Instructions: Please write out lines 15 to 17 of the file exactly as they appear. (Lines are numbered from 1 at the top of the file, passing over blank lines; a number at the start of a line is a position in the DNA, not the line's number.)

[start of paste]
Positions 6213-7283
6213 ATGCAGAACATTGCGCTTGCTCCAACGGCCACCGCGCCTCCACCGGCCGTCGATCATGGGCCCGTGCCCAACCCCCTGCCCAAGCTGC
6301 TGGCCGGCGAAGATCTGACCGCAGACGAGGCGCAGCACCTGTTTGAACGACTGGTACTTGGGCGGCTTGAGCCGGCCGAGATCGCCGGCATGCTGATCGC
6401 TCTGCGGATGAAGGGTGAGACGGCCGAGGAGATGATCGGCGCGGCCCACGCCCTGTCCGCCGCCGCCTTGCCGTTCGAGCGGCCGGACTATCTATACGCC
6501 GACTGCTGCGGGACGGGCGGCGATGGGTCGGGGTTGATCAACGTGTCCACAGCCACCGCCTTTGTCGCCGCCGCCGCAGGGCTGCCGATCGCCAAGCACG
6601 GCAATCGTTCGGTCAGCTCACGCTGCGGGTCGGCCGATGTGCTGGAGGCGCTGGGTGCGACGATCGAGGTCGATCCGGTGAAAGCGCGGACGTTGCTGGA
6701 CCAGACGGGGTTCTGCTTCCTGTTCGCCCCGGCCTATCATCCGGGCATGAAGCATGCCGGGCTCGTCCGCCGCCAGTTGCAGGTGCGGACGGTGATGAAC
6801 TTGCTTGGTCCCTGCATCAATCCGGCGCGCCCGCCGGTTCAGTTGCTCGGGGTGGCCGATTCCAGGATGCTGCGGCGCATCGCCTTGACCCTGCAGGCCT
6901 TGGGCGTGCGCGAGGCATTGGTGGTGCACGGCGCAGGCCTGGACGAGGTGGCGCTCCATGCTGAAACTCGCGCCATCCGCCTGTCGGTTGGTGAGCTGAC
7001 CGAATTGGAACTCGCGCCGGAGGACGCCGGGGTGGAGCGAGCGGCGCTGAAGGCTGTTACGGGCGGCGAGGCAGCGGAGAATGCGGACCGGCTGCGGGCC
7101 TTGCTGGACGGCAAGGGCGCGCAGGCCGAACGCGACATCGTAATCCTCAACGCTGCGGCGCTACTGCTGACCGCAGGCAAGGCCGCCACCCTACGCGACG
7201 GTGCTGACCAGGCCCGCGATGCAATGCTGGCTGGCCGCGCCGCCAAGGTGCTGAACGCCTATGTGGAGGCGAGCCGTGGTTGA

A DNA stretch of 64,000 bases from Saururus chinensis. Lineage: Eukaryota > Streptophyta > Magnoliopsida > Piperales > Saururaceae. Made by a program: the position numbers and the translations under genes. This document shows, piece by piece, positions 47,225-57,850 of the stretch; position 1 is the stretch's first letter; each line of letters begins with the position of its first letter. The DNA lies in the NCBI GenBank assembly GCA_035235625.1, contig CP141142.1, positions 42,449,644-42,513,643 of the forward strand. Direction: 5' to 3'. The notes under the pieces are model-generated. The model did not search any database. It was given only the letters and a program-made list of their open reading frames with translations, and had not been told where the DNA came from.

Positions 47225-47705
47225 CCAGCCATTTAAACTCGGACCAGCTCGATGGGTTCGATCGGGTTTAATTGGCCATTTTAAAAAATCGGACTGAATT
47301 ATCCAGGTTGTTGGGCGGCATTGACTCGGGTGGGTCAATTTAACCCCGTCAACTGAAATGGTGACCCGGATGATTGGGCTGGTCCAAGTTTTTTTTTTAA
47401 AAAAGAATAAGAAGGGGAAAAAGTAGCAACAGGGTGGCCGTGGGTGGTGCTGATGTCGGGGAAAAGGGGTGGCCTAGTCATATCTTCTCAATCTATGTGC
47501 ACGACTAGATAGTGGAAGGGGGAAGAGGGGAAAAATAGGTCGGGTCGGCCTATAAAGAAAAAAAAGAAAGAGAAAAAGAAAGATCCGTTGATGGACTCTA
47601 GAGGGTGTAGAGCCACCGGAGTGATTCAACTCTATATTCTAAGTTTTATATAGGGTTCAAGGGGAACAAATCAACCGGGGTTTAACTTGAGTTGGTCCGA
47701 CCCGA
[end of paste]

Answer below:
47225 CCAGCCATTTAAACTCGGACCAGCTCGATGGGTTCGATCGGGTTTAATTGGCCATTTTAAAAAATCGGACTGAATT
47301 ATCCAGGTTGTTGGGCGGCATTGACTCGGGTGGGTCAATTTAACCCCGTCAACTGAAATGGTGACCCGGATGATTGGGCTGGTCCAAGTTTTTTTTTTAA
47401 AAAAGAATAAGAAGGGGAAAAAGTAGCAACAGGGTGGCCGTGGGTGGTGCTGATGTCGGGGAAAAGGGGTGGCCTAGTCATATCTTCTCAATCTATGTGC